26-30 July 2021
Europe/Berlin timezone

Finding (or not) dark matter in gamma-ray images of the Galactic center with computer vision

Not scheduled


Poster Astroparticle and Gravitational Waves T01: Astroparticle and Gravitational Waves


Christopher Eckner (CNRS/LAPTh)


It is now more than a decade since an excess emission in GeV gamma rays in the Galactic centre region has been detected after accounting for well known astrophysical backgrounds from cosmic rays interacting with the interstellar medium. While there was a plethora of attempts over time to unravel the nature of this Galactic Center Excess (GCE), they largely converged to contrast two particular interpretations: a population of faint and unresolved millisecond pulsars and dark matter annihilation. Despite convincing arguments in favour of the conventional astrophysical explanation, it eludes a robust observational confirmation given the available gamma-ray data.

In this talk, we report on our approach based on Bayesian neural networks to perform a detailed gamma-ray analysis of this region in an attempt to address the origin of the GCE. Using simulations of the gamma-ray sky in the Galactic centre region, the network is trained to separate the detected gamma rays into components based on templates of background and GCE emission, which is modelled as a combination of dark annihilation and faint millisecond pulsars. Imperfections in our background model are inspected visually and the model complexity increased iteratively after applying the network to the data.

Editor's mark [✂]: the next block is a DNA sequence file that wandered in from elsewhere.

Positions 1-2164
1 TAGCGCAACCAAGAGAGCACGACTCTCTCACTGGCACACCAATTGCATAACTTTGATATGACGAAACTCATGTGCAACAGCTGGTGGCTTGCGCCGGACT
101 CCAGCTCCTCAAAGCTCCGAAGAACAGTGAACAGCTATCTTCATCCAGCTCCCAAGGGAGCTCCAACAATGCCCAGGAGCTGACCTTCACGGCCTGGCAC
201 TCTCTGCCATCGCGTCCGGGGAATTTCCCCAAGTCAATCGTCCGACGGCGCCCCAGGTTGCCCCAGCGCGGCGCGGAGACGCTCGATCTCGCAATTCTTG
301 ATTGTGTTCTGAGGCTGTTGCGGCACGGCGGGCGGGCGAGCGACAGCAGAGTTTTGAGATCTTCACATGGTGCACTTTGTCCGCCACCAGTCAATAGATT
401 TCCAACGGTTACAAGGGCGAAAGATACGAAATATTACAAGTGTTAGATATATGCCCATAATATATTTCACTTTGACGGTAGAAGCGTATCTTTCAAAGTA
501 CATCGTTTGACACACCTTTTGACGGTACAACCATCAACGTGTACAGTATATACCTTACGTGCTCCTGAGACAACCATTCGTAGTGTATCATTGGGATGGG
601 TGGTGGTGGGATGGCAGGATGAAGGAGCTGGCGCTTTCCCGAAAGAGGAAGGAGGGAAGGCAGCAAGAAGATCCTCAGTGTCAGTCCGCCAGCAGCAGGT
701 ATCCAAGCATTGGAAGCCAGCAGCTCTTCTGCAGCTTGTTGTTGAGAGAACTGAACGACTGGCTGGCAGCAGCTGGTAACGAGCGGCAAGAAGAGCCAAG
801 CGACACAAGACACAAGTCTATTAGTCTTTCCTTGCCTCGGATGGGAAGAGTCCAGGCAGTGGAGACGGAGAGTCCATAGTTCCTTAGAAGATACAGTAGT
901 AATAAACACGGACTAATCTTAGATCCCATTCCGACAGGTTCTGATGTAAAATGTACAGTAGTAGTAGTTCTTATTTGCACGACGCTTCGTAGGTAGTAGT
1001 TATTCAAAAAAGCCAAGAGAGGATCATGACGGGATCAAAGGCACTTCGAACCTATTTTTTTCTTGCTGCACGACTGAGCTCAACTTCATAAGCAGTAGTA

We confront the performance of the network with a more traditional maximum likelihood fitting approach and demonstrate that the network's prediction for the background templates is comparable to the likelihood method, while having an added advantage of accounting for a millisecond pulsar template in a self-consistent way.

In terms of the GCE, we find that the network is capable of detecting the sub-threshold pulsar population, while the dark matter contribution to the GCE is largely degenerate with other faint components in the region (notably the possible low-latitude part of the Fermi bubbles) and therefore - at the moment - remains challenging to distinguish.

Collaboration / Activity CNRS, LAPTh
First author Christopher Eckner
Email eckner@lapth.cnrs.fr

Primary authors

Gudlaugur Johannesson (University of Iceland) Gabrijela Zaharijas (Center for Astrophysics and Cosmology, University of Nova Gorica)


on behalf of the Fermi-LAT collaboration Sascha Caron (Radboud University Nijmegen) Christopher Eckner (CNRS/LAPTh) Luc Hendriks Roberto Ruiz de Austri (Instituto de Fisica Corpuscular, IFIC-UV/CSIC, Valencia)

Presentation Materials